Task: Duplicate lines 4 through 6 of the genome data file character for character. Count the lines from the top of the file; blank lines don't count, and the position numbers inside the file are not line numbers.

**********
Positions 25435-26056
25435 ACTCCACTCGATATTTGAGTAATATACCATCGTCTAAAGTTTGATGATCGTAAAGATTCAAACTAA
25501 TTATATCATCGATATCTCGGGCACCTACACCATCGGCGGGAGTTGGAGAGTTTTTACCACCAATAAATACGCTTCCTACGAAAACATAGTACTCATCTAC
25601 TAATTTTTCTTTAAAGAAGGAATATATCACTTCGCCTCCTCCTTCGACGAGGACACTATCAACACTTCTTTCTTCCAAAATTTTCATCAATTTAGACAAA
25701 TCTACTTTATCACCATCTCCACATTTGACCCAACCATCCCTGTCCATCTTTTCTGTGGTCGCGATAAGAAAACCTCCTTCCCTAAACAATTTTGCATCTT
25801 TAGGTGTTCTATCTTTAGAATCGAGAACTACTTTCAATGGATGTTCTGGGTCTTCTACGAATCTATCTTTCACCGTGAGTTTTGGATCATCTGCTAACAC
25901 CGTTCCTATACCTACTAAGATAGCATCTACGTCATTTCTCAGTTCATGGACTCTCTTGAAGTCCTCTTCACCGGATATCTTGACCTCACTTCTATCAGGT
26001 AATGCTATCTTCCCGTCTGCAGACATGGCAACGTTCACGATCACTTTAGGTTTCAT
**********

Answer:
25601 TAATTTTTCTTTAAAGAAGGAATATATCACTTCGCCTCCTCCTTCGACGAGGACACTATCAACACTTCTTTCTTCCAAAATTTTCATCAATTTAGACAAA
25701 TCTACTTTATCACCATCTCCACATTTGACCCAACCATCCCTGTCCATCTTTTCTGTGGTCGCGATAAGAAAACCTCCTTCCCTAAACAATTTTGCATCTT
25801 TAGGTGTTCTATCTTTAGAATCGAGAACTACTTTCAATGGATGTTCTGGGTCTTCTACGAATCTATCTTTCACCGTGAGTTTTGGATCATCTGCTAACAC